The FluoroDichroSpectroPhotometer: Multi-function Instrumentation for Biophysical Spectroscopy in the Ultraviolet, Visible and Near Infrare
AbstractThe decade-wide region of the electromagnetic spectrum from wavelengths of roughly 150 nm in the far ultraviolet (UV) to 1.5 μ in the near infrared (NIR) is particularly important for biophysical spectroscopy because water is relatively transparent, while most other molecules important in bio-molecular systems absorb in some part of this "water window". In addition to spectrophotometers, which measure the absorption spectrum of a sample, the most widely used instruments are fluorometers, which measure the light emitted after absorption of a photon, and dichrometers, which measure the difference between the absorption or emission of two polarizations, either circular or linear. I will describe the rationales for, and the design and construction of a laboratory instrument capable of measuring fluorescence as well as circular dichroism (CD) and magnetic CD (MCD). A second instrument of the same general type was optimized for CD in the far and vacuum UV by the use of UV radiation from a synchrotron light source. Other developments have included the simultaneous measurement of CD and the absorption spectrum of the sample, fluorescence detected CD/MCD, and the measurement of fluorescence polarization anisotropy using the components normally associated with a dichrometer. Since its introduction in 1969, essentially all dichrometers have used photoelastic modulators (PEM) to periodically modulate the polarization of a monochromatic photon beam, which makes possible the detection of very small differences in the absorption of different polarization components of the same wavelength – to about one part in a million. I will also discuss the programming of PEMs as a function of wavelength to achieve their proper operation for the measurement of CD/MCD, linear dichroism (LD), and fluorescence polarization anisotropy, and the limits of certain approximations made in the derivation of the mathematical descriptions of the operations of dichrometers.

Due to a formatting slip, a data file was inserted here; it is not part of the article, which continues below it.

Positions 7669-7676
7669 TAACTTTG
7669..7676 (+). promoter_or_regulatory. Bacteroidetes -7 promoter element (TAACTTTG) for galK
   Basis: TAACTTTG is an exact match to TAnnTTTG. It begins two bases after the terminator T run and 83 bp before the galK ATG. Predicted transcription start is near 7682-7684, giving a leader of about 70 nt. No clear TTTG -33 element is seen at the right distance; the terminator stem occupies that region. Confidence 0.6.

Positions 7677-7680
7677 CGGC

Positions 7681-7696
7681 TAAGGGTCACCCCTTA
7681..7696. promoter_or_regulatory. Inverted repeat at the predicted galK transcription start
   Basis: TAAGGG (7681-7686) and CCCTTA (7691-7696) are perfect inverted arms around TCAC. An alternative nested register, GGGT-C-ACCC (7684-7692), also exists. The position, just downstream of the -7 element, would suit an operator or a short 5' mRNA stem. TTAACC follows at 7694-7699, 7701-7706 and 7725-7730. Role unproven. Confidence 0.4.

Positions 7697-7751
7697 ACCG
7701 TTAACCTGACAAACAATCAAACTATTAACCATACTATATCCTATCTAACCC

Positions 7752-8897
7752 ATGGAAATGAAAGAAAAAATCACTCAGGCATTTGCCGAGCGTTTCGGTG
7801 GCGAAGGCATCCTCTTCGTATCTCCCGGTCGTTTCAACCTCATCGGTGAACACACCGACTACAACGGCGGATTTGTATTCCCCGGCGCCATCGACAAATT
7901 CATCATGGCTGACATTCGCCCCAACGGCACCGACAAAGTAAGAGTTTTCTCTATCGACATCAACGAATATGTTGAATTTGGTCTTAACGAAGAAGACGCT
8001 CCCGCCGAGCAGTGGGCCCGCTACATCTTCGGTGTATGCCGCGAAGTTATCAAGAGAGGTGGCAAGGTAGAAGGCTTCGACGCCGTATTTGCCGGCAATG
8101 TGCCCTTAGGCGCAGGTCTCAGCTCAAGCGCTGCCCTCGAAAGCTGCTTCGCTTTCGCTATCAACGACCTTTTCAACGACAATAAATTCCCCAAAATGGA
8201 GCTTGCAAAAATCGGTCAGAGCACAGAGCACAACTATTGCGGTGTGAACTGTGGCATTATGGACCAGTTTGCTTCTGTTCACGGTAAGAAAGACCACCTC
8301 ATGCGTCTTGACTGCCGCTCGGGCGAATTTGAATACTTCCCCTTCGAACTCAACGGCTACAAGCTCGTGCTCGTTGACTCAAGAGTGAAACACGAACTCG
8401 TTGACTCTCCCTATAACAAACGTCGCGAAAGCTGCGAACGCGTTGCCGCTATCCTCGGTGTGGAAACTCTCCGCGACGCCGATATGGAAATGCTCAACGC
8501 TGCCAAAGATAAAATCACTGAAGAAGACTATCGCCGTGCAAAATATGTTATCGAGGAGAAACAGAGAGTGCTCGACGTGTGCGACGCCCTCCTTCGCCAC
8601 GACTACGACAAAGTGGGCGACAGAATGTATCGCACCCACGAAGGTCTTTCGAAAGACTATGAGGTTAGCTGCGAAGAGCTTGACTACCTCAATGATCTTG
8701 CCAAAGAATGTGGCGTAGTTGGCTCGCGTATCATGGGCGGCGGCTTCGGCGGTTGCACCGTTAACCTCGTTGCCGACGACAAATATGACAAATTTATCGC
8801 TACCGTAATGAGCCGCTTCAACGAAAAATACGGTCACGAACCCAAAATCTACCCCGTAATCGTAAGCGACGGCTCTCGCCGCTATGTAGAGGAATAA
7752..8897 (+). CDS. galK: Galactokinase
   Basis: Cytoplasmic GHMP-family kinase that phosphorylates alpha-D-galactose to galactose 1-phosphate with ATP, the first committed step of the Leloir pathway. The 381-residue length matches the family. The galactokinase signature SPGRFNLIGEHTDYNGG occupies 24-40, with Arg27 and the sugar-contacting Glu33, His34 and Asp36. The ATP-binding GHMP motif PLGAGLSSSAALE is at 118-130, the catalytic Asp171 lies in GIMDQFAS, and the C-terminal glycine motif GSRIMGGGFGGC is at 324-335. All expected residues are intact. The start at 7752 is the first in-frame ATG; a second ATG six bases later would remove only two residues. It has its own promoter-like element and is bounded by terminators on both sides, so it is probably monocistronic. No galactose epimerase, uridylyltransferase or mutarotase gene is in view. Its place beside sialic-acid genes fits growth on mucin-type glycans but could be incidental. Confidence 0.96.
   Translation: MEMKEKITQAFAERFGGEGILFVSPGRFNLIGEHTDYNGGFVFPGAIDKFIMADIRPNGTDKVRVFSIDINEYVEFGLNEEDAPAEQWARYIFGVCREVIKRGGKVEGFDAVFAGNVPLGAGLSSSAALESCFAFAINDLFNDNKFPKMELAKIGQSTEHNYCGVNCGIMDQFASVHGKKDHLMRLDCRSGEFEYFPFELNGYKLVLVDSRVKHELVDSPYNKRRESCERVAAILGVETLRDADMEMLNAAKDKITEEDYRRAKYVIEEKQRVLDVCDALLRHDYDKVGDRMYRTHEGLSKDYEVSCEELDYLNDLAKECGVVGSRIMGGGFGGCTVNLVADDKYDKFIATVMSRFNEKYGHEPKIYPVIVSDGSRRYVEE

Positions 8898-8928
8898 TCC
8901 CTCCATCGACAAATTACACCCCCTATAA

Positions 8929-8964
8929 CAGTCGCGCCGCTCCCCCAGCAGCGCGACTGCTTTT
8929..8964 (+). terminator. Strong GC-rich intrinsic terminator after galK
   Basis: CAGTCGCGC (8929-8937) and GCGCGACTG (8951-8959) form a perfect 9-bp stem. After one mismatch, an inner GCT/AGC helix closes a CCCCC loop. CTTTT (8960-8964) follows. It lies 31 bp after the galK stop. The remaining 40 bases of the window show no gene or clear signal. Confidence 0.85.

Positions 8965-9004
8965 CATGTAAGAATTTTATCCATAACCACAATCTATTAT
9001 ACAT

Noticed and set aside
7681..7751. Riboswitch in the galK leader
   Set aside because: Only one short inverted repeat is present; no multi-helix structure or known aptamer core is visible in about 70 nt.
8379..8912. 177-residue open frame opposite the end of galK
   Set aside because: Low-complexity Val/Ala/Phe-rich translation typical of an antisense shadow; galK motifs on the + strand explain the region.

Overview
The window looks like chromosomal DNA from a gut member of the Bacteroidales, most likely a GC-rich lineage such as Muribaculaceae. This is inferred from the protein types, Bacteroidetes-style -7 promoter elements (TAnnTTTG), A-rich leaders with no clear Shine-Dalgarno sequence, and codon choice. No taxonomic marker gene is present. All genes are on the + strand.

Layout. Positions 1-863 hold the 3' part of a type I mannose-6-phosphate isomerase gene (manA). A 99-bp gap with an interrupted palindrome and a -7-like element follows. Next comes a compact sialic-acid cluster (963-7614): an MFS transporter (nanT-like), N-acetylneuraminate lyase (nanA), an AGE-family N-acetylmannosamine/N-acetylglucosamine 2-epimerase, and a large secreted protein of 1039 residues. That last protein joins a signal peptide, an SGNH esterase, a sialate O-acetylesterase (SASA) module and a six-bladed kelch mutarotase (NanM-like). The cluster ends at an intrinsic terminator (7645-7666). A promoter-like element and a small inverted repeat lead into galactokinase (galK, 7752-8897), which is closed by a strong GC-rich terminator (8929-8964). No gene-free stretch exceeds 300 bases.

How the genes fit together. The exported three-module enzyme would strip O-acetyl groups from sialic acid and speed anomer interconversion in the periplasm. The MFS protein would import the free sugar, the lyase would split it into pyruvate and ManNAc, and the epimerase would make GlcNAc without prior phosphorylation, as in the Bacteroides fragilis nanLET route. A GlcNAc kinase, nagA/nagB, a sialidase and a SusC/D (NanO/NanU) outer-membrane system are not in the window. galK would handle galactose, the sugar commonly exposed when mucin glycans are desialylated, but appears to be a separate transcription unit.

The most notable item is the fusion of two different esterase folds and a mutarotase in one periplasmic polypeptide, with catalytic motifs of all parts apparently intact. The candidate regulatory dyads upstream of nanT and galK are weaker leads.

DescriptionPresentation given at the Materials Science Research Seminar Series on Friday, January 29, 2016, 1 – 2 PM.